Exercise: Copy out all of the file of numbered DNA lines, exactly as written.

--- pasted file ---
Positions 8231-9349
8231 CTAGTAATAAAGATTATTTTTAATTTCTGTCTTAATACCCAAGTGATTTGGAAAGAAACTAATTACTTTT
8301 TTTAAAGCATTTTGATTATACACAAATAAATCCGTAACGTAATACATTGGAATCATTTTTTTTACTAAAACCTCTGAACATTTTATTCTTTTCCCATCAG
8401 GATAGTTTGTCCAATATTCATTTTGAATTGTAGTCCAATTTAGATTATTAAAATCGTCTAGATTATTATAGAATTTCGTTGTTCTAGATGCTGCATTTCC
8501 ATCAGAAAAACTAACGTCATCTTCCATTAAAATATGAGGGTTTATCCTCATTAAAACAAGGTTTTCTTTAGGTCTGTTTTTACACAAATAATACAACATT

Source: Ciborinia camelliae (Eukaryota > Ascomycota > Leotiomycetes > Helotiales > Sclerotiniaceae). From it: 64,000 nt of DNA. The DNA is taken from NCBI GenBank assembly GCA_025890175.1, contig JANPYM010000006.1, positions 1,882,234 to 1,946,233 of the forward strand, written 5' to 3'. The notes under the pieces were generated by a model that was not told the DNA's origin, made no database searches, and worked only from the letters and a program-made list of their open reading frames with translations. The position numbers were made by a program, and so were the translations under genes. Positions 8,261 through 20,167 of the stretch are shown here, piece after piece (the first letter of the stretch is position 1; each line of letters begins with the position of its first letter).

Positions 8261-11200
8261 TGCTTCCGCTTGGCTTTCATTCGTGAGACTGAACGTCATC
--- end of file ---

Positions 8231-9349
8231 CTAGTAATAAAGATTATTTTTAATTTCTGTCTTAATACCCAAGTGATTTGGAAAGAAACTAATTACTTTT
8301 TTTAAAGCATTTTGATTATACACAAATAAATCCGTAACGTAATACATTGGAATCATTTTTTTTACTAAAACCTCTGAACATTTTATTCTTTTCCCATCAG
8401 GATAGTTTGTCCAATATTCATTTTGAATTGTAGTCCAATTTAGATTATTAAAATCGTCTAGATTATTATAGAATTTCGTTGTTCTAGATGCTGCATTTCC
8501 ATCAGAAAAACTAACGTCATCTTCCATTAAAATATGAGGGTTTATCCTCATTAAAACAAGGTTTTCTTTAGGTCTGTTTTTACACAAATAATACAACATT

Source: Ciborinia camelliae (Eukaryota > Ascomycota > Leotiomycetes > Helotiales > Sclerotiniaceae). From it: 64,000 nt of DNA. The DNA is taken from NCBI GenBank assembly GCA_025890175.1, contig JANPYM010000006.1, positions 1,882,234 to 1,946,233 of the forward strand, written 5' to 3'. The notes under the pieces were generated by a model that was not told the DNA's origin, made no database searches, and worked only from the letters and a program-made list of their open reading frames with translations. The position numbers were made by a program, and so were the translations under genes. Positions 8,261 through 20,167 of the stretch are shown here, piece after piece (the first letter of the stretch is position 1; each line of letters begins with the position of its first letter).

Positions 8261-11200
8261 TGCTTCCGCTTGGCTTTCATTCGTGAGACTGAACGTCATC